How to remove Apple Security Alert scam

As Apple computers have become more popular, cybercriminals started investing more time and effort into designing new ways to make money off Apple users. One of these ways is legit-looking but scary browser-based pop-ups, such as the Apple Security Alert scam. In this article, we’ll explain what it is, what its signs are, and, more importantly, how to get rid of Apple Security Alert scam and other malware.

What is Apple Security Alert?

Apple Security Alert is a fake pop-up that is sent by a potentially unwanted application installed on your Mac. This deceptive pop-up tells you your computer has been compromised or hacked. Then, it gives you a phone number to call to fix this issue. The problem is when you call the number, you’re connected with a bad actor who will charge you money to “get rid of the virus.” But as they’re removing the virus, the technician will pretend to find other issues and charge you more money.

Is the Apple Security Alert a virus?

The quick answer is no. The fake Apple Security alerts you’re seeing on your Mac are technically not a virus. But it is considered malware. That’s why even if you have an antivirus app on your Mac, these alerts will still go undetected.

Signs of Apple Security Alert scam virus

The first obvious sign of having your Mac infected with the Apple Security Alert scam virus is seeing a pop-up telling you that your Mac has been compromised or hacked. Still, there are some other signs that may indicate it, just like it happens with any different malware: 

  • Seeing unwanted pop-ups when you won’t expect them
  • Mac performance drops or your computer suddenly freezes
  • Web browser redirects to untrusted websites
  • Receiving fake emails from cyber criminals claiming to be Apple

How to remove the Apple Security Alert scam manually

The instructions for getting rid of the Apple Security Alerts will depend entirely on what browsers you have installed on your Mac. Even if you’re only getting these pop-ups in one specific browser, it’s still good to follow these steps for any browser you have installed. The reason is that there’s a good chance that when the malware installed itself, it did so for every browser you have. Not just the one you primarily use.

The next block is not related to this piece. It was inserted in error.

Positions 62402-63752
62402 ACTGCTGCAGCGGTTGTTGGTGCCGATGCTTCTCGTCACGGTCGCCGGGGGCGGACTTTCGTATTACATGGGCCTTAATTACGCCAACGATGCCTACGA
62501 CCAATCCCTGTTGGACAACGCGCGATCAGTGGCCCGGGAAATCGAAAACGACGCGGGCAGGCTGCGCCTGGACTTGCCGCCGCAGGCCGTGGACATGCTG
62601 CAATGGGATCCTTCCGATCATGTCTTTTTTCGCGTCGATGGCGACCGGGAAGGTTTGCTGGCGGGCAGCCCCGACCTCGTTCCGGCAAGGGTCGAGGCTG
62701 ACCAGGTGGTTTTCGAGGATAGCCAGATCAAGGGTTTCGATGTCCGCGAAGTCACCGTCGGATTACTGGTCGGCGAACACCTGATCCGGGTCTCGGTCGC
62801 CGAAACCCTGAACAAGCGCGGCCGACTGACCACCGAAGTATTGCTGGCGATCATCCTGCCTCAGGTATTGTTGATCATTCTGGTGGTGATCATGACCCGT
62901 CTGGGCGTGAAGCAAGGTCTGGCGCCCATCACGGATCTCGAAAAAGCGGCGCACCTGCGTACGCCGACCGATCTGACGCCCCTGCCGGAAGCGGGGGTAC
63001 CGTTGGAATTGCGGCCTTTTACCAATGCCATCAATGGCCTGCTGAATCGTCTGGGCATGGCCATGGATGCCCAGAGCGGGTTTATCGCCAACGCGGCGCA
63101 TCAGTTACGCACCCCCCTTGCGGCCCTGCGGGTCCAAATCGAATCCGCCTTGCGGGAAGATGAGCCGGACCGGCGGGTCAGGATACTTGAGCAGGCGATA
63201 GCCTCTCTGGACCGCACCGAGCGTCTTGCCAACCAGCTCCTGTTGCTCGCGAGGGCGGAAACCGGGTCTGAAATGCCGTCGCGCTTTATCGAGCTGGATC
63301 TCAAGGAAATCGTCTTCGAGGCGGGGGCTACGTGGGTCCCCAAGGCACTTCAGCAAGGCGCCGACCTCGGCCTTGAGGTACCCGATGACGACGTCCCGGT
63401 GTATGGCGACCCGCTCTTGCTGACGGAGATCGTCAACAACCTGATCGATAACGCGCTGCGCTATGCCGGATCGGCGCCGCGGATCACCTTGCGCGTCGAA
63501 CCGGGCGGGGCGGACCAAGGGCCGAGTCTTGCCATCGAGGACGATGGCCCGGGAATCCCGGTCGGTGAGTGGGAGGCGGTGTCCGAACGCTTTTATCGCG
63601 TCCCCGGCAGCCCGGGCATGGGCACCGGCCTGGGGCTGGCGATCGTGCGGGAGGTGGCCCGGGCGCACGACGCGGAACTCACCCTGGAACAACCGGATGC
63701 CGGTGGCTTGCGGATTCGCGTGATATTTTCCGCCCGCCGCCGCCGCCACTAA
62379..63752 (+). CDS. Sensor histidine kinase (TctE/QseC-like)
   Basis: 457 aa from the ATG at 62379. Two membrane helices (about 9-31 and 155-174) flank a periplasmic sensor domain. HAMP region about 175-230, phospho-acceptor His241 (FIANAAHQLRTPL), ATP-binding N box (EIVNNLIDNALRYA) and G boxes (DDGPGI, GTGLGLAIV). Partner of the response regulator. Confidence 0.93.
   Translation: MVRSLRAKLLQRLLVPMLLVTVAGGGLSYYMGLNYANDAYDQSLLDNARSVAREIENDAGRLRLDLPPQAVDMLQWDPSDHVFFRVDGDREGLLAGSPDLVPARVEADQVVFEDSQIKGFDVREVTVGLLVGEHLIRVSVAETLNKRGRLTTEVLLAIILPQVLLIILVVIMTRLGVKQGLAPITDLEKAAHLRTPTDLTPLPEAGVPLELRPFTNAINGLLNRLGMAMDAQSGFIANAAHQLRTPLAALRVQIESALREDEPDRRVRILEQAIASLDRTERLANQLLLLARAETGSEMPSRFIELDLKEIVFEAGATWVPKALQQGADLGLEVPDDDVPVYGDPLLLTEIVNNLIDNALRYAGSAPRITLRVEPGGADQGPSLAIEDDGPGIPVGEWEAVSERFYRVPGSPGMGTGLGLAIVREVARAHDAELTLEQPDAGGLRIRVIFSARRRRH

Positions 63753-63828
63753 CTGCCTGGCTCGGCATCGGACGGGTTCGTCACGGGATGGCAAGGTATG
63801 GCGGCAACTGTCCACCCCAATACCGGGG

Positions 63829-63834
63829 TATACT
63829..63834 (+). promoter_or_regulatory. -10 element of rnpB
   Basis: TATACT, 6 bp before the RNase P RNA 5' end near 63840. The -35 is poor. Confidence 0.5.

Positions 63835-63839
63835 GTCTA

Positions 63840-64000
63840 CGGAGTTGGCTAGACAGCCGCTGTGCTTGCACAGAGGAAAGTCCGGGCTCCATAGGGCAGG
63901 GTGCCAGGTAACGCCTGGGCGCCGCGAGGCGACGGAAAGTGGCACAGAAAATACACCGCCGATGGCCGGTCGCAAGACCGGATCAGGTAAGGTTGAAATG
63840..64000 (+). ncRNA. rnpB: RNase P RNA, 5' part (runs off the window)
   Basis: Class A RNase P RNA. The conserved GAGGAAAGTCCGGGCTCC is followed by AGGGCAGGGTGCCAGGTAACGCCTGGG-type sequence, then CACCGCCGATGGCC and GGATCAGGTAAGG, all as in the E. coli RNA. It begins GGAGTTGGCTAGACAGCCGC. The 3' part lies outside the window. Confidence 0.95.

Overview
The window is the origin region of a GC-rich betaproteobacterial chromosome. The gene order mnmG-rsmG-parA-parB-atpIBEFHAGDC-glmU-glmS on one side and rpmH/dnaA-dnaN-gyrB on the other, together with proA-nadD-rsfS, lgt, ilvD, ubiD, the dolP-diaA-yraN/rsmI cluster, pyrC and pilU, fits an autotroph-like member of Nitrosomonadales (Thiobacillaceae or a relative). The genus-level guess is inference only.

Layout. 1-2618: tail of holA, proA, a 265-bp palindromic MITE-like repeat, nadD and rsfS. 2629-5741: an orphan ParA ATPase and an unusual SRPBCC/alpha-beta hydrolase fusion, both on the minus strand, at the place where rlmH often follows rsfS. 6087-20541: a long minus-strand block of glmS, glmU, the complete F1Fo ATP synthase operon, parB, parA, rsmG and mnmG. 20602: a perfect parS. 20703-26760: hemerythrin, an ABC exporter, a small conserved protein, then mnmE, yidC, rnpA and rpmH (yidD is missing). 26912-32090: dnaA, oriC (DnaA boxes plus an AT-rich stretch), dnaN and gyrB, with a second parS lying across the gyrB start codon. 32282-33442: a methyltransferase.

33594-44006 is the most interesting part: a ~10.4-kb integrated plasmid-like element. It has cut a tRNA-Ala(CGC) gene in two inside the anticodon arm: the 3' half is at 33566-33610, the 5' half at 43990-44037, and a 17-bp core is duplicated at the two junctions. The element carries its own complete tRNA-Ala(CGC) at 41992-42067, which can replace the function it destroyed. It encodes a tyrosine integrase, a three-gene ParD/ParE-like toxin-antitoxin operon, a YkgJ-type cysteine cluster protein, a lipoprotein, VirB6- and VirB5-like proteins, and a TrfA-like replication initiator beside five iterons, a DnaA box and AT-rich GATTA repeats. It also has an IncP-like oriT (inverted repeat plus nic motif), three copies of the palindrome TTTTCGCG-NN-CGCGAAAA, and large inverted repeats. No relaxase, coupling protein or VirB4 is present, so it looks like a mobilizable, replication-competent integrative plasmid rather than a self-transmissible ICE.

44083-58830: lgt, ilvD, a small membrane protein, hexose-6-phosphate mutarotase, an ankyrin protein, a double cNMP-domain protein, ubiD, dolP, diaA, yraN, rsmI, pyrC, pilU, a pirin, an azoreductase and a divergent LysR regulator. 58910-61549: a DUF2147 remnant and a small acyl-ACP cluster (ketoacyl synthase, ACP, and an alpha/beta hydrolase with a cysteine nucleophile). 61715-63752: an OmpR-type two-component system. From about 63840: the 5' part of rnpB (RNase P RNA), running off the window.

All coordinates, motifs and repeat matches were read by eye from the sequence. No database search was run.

Being the browser that comes with macOS by default, you’ll want to check for any nefarious Safari extensions. Just follow these steps:

  1. Open Safari.
  2. Click Safari > Settings.
  3. Open the Extensions tab.
  4. Select anything that looks suspicious in the sidebar.
  5. Then, click Uninstall

Google Chrome

The steps for Chrome will be the easiest of the batch of browsers. Here’s all you need to do:

  1. Open Google Chrome.
  2. Go to More Tools > Extensions.
  3. If you see anything odd, click Remove.
  4. Then, click Remove again to confirm.


If you have Firefox installed, then you’ll want to follow these steps:

  1. Open Firefox.
  2. Click the menu icon (three horizontal lines) > Settings > Add-ons and themes.
  3. Find any suspicious extensions.
  4. Then, click … > Remove.

After you finish removing extensions from any of these browsers, it’s always a good idea to quit and reopen them. Just to make sure every bit of the malicious extensions has been removed.

Delete other malware from your Mac automatically

Maybe you’ve gotten rid of the Apple Security Alerts on your computer, but now you’re worried about other malware that could be lurking on your hard drive. That’s where CleanMyMac X can give you peace of mind.

Yes, it’s an app that’s designed to optimize the speed and performance of your Mac. But it can also scan for malware and other potentially unwanted apps. After you download CleanMyMac X for free, just follow these instructions:

  1. In Finder, go to your Applications folder.
  2. Open CleanMyMac X.
  3. Then, click Malware Removal > Scan.
  4. When it’s finished scanning, click on any malware app found and click Remove.
Malware removal module of CleanMyMacX

That’s seriously all there is to it. It is really that easy to look for and remove any malware hiding on your computer.

Remove other unneeded files

While you’re in the mood for cleaning up your Mac, you can also use CleanMyMac X to get rid of any junk files you might have. Things like system cache files, old support files for apps, or other miscellaneous temporary files. This is all you have to do:

  1. Open CleanMyMac X.
  2. Click System Junk > Scan.
  3. Then, after the scan is done, you can click Review Details or Clean.
CleanMyMac X - System junk scan complete

The first time you see the Apple Security Alert, it can be a little alarming. You’re not sure if you can trust it, but you also want to ensure you’re taking care of it if there really is a problem. But the silver lining is that now you know what to do if this happens on your Mac. And hopefully, after reading this article, you’re feeling a little more empowered to take care of it.


How did the Apple Security Alert pop-up get on my computer?

Probably you clicked on a misleading ad, or the potentially unwanted app sending this fake pop-up sneaked onto your Mac with a software bundle. The latter is common if you install apps from untrusted websites instead of the App Store or the official developer’s website or download files via torrents.

How to report internet security alert to Apple?

Apple has a procedure for reporting internet security alerts — you just have to send details about the incident, including all screenshots, to [email protected].

How do I know if an Apple security alert is legitimate?

The most important thing to remember is that Apple alerts or threat notifications never demand immediate action from you. Specifically, they do not ask you to open files, click links, provide personal information, or dial any phone numbers. Additionally, if you receive an alert, you may close it and sign in to Any genuine threat notification will be there.